• A change in vision or a hallucination (seeing something that is not real)

  • A sensation of smell or taste, usually unpleasant, that does not come from a real object or food

  • Sudden loss of balance or dizziness

After a seizure, a person may be disoriented for a few minutes.

Diagnosis

Partial seizures can be difficult to diagnose with certainty because they vary so much from one person to another. It is helpful for the doctor to hear a detailed description from the person who is experiencing the events and from people who have seen them occur. The doctor will also review medical history of problems that can result in brain injury, including brain injury before or during birth. A physical examination with testing of neurological function will check for evidence of brain disease or brain injury that could result in seizures.

Usually the brain's electrical activity pattern is tested with an electroencephalogram (EEG) to see if any areas of the brain are conducting electricity in an abnormal way. If the EEG is abnormal, it can confirm suspicions that seizures are occurring. A normal EEG is much less helpful, since many patients with seizures that keep returning have normal EEGs in between events.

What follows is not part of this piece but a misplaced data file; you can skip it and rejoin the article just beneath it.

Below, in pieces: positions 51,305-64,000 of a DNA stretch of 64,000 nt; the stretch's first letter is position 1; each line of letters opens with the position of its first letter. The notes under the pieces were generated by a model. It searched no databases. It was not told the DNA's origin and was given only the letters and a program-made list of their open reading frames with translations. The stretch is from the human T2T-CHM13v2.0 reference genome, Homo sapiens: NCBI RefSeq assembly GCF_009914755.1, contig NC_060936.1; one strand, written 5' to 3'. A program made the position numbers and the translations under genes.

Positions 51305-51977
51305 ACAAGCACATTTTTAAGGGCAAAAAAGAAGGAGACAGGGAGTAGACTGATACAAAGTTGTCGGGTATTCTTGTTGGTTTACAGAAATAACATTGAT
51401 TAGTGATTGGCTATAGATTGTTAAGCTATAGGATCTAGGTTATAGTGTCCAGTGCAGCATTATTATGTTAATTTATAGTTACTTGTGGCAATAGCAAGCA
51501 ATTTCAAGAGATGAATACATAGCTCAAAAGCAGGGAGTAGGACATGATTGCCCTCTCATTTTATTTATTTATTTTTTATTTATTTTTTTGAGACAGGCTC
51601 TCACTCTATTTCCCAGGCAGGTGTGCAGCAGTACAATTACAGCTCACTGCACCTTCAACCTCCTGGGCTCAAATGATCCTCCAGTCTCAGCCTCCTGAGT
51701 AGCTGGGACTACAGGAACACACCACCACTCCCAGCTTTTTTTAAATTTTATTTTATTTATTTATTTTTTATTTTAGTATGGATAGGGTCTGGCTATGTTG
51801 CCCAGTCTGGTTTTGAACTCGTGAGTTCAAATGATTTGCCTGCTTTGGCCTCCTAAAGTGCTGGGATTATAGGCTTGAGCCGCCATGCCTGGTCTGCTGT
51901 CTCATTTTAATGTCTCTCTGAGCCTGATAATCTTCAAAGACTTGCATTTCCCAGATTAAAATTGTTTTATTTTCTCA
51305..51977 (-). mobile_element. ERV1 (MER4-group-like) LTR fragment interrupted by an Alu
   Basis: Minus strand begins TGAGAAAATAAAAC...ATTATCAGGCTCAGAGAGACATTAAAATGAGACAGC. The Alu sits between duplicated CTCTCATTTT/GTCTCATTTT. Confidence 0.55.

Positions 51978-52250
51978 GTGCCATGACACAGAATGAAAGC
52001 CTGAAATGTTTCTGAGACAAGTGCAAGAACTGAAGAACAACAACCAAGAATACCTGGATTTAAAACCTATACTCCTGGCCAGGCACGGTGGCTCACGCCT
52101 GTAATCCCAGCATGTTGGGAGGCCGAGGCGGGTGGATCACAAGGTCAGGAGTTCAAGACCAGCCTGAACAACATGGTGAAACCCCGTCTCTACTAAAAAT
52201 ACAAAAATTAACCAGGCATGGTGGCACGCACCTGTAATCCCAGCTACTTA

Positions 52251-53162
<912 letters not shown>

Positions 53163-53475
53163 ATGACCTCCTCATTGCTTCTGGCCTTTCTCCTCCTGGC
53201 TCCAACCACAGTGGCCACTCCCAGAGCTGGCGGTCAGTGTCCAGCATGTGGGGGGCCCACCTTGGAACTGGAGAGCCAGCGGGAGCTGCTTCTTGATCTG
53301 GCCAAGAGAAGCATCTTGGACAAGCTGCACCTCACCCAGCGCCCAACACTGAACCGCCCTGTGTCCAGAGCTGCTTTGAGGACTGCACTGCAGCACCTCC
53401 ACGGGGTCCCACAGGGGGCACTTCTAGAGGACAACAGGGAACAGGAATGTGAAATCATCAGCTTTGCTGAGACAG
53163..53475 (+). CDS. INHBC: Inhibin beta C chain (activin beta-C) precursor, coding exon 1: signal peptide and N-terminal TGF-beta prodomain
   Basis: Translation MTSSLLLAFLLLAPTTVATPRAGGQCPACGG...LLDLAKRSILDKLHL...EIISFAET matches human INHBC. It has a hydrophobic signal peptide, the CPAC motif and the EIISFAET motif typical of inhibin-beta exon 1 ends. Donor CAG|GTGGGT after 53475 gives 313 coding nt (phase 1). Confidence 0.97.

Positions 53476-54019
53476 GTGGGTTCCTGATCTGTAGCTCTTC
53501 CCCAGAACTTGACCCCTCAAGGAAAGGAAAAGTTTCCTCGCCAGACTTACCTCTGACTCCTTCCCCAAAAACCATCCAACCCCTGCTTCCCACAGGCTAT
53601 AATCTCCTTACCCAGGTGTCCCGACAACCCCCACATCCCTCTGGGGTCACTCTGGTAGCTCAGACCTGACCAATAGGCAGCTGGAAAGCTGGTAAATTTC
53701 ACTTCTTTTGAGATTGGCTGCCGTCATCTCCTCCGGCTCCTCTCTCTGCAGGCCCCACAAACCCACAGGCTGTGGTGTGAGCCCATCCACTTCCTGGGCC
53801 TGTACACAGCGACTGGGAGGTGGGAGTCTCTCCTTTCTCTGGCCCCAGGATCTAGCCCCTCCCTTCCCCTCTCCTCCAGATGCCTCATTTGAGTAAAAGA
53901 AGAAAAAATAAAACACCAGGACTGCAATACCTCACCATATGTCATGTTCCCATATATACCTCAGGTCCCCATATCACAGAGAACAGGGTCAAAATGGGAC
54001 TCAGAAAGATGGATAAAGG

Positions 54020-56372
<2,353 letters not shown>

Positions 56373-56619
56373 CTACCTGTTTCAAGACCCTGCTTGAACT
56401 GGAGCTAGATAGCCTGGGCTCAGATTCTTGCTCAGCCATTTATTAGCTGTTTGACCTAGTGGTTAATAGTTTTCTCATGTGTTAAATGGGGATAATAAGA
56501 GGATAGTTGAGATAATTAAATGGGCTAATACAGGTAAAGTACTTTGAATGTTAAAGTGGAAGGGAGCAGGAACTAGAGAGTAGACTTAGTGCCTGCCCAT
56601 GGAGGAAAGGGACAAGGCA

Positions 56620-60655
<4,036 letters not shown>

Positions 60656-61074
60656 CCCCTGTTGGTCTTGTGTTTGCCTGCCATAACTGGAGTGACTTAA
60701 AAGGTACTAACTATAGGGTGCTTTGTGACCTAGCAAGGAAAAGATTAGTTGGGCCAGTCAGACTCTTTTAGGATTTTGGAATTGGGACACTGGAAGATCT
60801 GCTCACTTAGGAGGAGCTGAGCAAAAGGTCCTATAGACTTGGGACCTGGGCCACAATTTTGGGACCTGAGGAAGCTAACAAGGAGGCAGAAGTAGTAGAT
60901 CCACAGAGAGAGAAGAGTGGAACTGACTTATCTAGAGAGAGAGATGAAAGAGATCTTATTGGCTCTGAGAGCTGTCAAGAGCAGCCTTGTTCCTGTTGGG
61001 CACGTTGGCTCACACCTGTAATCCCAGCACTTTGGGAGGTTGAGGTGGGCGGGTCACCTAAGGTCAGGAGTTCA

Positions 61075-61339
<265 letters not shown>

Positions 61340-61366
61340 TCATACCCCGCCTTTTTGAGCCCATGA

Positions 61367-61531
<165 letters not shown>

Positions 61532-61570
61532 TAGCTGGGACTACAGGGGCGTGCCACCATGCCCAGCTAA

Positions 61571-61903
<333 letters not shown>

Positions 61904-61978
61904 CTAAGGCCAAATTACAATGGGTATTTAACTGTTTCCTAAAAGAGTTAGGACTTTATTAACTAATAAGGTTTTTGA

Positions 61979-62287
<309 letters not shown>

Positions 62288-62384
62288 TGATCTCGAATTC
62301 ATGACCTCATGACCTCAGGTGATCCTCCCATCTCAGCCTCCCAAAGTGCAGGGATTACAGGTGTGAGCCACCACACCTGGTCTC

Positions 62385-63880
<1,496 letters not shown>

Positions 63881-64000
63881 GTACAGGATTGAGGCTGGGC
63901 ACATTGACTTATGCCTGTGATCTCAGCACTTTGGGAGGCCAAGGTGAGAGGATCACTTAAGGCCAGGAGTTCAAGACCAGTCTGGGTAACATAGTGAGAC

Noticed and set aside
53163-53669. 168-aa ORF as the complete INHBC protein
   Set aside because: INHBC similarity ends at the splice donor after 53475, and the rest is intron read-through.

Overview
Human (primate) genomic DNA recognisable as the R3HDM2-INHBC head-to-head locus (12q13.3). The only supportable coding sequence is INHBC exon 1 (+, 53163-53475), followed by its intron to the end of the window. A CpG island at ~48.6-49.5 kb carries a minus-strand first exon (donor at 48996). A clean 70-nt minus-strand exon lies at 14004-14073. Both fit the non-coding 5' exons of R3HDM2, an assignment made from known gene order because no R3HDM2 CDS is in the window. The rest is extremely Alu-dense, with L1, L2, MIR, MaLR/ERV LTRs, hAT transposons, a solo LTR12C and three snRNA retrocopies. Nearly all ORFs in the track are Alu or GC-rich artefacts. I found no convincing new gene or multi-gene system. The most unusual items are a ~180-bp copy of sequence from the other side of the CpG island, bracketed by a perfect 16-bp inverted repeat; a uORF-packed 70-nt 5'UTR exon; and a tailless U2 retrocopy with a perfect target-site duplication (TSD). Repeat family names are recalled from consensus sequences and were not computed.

If seizures are suspected, a brain scan—preferably a magnetic resonance imaging (MRI) scan—will be used to check for scar tissue or structural abnormalities in the brain that could be causing the seizures.

Expected Duration

A seizure usually lasts no longer than a minute or two. Seizures lasting longer than five minutes require emergency medical attention. Confused thinking may follow a seizure, and this can last for several minutes.

Prevention

If you have epilepsy, the best way to prevent seizures is to take prescribed seizure medicines without missing doses. You should also get enough sleep each night, don't fast and avoid drinking too much alcohol. Even when medicine is working well, however, some seizures cannot be prevented.

If you have seizures, even if you are taking medication, you should avoid driving a motor vehicle until seizures are completely controlled. Sometimes it is reasonable to resume driving after discussion with a physician if you have not had seizures for several months. Driving restrictions for people with seizures vary in the United States from state to state.

Treatment